30 July 2007

Who is at risk of heart disease

Nearly five million Americans have chronic Heart Failure, with 550,000 new cases occurring each year. Heart failure results in almost 1 million hospital admissions each year and is the most common diagnosis among patients between the ages of 55 to 65 years discharged from hospitals.

Forty four percent of patients with HF have diabetes, 30% have kidney problems, 52% are women, and atrial fibrillation (irregular heart rhythm) accounts for approximately 31% of heart failure patients. These numbers are expected to continue to increase as the population of elderly Americans rises.

What are the symptoms?

Due to the complexity of trying to determine whether or not a symptom is caused by the inadequate “forward flow” of blood or the “backward buildup” of blood, the following list of symptoms are all attributed to heart failure.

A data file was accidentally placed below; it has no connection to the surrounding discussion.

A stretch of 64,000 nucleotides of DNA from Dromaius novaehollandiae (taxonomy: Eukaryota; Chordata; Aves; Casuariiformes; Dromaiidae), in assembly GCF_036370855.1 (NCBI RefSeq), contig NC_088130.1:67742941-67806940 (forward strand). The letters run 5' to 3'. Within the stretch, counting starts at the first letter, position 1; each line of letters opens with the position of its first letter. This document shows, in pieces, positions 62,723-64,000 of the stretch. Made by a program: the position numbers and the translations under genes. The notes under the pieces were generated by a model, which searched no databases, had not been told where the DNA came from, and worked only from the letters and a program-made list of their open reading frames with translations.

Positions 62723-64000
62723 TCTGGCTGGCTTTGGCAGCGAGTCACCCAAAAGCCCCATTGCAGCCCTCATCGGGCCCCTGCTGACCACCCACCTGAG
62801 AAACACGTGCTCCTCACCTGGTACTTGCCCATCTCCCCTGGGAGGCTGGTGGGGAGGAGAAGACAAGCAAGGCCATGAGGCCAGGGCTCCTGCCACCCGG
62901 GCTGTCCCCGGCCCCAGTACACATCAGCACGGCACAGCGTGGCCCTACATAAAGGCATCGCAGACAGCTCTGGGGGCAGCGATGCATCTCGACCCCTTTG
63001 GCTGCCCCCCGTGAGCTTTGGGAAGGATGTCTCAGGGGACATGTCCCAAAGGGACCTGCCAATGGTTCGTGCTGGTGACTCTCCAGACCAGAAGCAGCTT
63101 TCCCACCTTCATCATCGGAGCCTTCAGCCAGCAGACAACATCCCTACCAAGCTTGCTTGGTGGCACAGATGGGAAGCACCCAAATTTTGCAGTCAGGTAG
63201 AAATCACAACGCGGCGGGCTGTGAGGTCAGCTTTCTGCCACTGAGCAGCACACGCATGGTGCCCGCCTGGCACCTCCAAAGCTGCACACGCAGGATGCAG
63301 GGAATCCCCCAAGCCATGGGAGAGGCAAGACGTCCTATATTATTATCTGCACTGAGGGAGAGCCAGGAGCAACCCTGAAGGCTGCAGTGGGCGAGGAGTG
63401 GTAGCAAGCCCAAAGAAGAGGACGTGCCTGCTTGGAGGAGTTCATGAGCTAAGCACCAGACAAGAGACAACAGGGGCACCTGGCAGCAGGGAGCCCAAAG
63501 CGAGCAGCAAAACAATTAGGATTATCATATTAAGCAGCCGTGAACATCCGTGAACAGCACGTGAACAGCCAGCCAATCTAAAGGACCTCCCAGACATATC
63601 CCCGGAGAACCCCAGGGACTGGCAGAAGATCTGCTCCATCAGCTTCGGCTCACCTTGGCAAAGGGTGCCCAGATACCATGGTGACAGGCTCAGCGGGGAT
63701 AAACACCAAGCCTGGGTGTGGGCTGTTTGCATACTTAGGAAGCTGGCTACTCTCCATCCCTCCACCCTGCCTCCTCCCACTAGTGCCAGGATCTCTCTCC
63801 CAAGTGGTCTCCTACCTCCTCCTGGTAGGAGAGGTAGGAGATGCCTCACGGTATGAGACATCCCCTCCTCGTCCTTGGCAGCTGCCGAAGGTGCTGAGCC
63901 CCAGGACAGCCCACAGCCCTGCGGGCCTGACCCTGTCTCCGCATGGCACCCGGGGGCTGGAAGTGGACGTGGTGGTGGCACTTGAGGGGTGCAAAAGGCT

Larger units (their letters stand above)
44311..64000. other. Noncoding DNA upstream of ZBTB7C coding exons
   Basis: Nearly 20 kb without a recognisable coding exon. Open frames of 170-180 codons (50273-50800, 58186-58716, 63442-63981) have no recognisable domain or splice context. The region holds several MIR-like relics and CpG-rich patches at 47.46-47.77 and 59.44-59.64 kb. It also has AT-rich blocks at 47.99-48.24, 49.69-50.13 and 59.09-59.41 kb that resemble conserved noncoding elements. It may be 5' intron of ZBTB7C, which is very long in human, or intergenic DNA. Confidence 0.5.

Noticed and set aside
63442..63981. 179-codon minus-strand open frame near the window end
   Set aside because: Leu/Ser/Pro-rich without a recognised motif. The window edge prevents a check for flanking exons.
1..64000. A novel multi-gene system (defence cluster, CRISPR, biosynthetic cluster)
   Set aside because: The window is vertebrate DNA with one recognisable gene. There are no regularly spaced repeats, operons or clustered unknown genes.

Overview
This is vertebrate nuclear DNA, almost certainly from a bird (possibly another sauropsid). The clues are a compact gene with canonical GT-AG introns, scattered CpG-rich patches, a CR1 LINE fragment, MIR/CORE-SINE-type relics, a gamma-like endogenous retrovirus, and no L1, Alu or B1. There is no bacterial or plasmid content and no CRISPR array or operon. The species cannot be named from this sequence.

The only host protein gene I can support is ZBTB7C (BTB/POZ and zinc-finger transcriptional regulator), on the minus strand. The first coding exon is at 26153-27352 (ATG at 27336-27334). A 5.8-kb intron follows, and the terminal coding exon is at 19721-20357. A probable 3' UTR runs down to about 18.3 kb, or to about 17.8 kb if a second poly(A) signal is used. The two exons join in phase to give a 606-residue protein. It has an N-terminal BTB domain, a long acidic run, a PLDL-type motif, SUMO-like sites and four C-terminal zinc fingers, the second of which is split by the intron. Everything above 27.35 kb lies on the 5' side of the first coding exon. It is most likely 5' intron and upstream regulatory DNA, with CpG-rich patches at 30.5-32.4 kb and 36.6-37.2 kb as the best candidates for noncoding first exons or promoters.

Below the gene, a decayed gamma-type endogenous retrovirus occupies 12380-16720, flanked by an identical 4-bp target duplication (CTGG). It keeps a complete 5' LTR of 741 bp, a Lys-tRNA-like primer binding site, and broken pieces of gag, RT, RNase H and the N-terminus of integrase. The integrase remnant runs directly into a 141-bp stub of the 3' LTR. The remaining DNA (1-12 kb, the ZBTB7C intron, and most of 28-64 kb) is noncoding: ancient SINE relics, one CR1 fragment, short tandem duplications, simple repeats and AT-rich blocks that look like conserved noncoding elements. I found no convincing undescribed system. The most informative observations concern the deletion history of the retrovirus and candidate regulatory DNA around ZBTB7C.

Common symptoms include:

  • Exercise intolerance (diminished ability to perform physical tasks)
  • Cough
  • Fatigue
  • Nocturia (having to go to the bathroom frequently during the night)
  • Abdominal pain
  • Loss of appetite
  • Nausea
  • Bloating
  • Mental status change such as confusion
  • Shortness of breath (that may even occur at rest)
  • Cool or pale extremities (legs, feet, hands, fingers)
  • Edema (or swelling), particularly in the lower legs, ankles, and feet
  • Chest pain



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